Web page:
Six Nations

Six Nations Championship 2014

France stun England at the death in Six Nations opener

Confidence restored after last year’s wooden spoon

PUBLISHED : Sunday, 02 February, 2014, 1:28pm
UPDATED : Tuesday, 14 October, 2014, 4:33pm

With dramatic first and last tries, France stole a 26-24 win over England on Saturday to restore some Six Nations confidence in a team shaken by last year’s wooden spoon embarrassment.

Right winger Yoann Huget scored the first try after 30 seconds and, after England rallied from 16-3 down to lead 24-19 with four minutes left, center Gael Fickou collected a pass from fellow substitute Dimitri Szarzewski after the hooker made a superb run down the left. Fickou cut inside his marker and ran round behind the posts. Maxime Machenaud kicked the extras.

“We were the first to shoot and the last to shoot,” France coach Philippe Saint-Andre said.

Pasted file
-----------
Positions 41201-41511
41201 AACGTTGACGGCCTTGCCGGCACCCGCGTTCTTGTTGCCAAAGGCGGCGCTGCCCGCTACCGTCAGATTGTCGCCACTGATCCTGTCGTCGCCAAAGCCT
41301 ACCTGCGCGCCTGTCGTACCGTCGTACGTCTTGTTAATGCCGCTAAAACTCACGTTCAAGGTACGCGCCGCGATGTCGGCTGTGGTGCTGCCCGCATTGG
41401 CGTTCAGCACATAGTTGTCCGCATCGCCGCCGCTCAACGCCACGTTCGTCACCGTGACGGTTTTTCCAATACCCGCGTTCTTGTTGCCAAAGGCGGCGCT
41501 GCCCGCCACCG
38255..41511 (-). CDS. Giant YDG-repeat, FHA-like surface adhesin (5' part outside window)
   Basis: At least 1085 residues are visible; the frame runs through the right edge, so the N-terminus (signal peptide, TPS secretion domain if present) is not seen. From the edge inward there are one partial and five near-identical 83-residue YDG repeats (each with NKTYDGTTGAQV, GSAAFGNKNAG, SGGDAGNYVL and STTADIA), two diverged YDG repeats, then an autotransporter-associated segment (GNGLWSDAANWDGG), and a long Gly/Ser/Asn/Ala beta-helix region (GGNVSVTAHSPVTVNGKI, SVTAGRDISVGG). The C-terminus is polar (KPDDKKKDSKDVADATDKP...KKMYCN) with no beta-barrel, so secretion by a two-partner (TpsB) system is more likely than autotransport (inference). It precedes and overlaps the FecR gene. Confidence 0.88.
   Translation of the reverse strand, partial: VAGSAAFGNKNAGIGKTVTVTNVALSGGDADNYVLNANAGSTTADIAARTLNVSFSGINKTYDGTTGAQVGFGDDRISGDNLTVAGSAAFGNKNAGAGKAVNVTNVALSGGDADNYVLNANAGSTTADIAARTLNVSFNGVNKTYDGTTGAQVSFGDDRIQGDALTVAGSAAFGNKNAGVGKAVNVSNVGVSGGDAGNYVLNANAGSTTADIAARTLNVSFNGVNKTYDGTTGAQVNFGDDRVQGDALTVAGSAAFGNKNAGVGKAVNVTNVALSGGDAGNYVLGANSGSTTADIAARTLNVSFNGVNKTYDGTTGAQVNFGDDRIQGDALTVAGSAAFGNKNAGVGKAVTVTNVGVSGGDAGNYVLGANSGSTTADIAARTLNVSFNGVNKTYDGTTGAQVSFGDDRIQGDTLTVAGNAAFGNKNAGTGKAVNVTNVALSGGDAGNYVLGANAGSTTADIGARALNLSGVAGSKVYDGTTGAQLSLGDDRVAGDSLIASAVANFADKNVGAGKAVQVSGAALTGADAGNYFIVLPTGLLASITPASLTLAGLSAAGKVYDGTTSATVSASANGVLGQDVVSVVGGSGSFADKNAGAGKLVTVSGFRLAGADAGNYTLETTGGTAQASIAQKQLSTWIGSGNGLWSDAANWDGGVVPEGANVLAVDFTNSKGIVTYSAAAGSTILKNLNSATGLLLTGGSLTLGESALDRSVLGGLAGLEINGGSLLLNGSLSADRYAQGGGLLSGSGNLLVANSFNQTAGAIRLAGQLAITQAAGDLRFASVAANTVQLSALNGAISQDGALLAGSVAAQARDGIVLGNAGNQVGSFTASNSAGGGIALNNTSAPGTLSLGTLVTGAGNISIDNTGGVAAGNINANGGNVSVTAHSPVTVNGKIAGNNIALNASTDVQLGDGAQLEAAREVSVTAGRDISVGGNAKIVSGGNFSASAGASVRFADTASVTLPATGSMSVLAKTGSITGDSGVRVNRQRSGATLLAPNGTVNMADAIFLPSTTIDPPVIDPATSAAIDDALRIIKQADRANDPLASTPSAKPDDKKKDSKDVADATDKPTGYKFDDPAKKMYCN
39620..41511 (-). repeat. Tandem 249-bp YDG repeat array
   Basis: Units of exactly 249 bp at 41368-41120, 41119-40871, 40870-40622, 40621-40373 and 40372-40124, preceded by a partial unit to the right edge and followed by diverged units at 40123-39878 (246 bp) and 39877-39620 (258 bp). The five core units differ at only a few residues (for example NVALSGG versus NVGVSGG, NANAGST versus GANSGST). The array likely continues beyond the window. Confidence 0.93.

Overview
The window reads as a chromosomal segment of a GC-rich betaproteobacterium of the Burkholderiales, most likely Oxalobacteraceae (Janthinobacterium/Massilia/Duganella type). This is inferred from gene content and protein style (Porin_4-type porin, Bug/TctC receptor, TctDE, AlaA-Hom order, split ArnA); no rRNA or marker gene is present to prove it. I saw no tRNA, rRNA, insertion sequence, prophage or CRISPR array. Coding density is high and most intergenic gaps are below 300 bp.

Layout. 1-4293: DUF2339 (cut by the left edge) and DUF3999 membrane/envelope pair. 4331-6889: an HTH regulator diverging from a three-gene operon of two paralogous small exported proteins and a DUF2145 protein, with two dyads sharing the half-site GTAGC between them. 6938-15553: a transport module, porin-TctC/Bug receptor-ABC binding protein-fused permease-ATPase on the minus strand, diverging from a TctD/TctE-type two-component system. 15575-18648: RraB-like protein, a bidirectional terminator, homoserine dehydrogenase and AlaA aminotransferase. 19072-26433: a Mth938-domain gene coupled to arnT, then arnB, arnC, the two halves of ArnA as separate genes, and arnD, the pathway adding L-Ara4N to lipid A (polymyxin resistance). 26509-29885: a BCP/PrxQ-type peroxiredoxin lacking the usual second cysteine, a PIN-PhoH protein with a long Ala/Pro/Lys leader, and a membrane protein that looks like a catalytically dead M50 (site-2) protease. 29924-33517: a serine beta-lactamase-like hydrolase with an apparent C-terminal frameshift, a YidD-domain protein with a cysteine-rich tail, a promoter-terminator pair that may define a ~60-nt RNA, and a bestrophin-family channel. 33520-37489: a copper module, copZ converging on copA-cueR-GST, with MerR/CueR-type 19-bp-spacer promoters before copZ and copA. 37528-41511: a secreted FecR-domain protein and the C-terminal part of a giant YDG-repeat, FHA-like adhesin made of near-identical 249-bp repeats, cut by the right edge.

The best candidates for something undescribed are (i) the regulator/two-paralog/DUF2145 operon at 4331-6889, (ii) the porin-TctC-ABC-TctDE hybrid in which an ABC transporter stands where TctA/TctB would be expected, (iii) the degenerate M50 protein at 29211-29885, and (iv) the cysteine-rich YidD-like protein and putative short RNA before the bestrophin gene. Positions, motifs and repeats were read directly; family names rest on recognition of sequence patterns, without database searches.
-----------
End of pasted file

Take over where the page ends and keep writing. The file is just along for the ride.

“In the second half we really struggled physically and missed a lot of tackles. But the watchword was to never ease up. In terms of confidence and for 2014 it’s a very important win. We caused the English quite a few problems in the first half. But they attacked us through the middle and made it very hard for us in that zone.”

With a third win in their last 12 tests, France should avert the wooden spoon with Italy next up at home.

“Last year we had a lot of setbacks, but that’s also what unites a team,” captain Pascal Pape said. “It’s been a long time since I’ve seen the players smiling like that in the dressing room. So let’s savor it tonight and go back to work tomorrow.”

England, runners-up in the last two Six Nations, travel to Scotland next weekend.

“Having got ourselves back in the game, to lose from that position was very disappointing,” England coach Stuart Lancaster said. “It was a great performance in lots of ways. Once we get away from the initial disappointment we’ll take a lot of positives from the game.”

Lancaster gave “credit to the French team for how they created the opportunity from inside their own half” but underlined his team’s need to limit mistakes.

“Games are never won or lost in one moment,” he said. “Everything matters at this level.”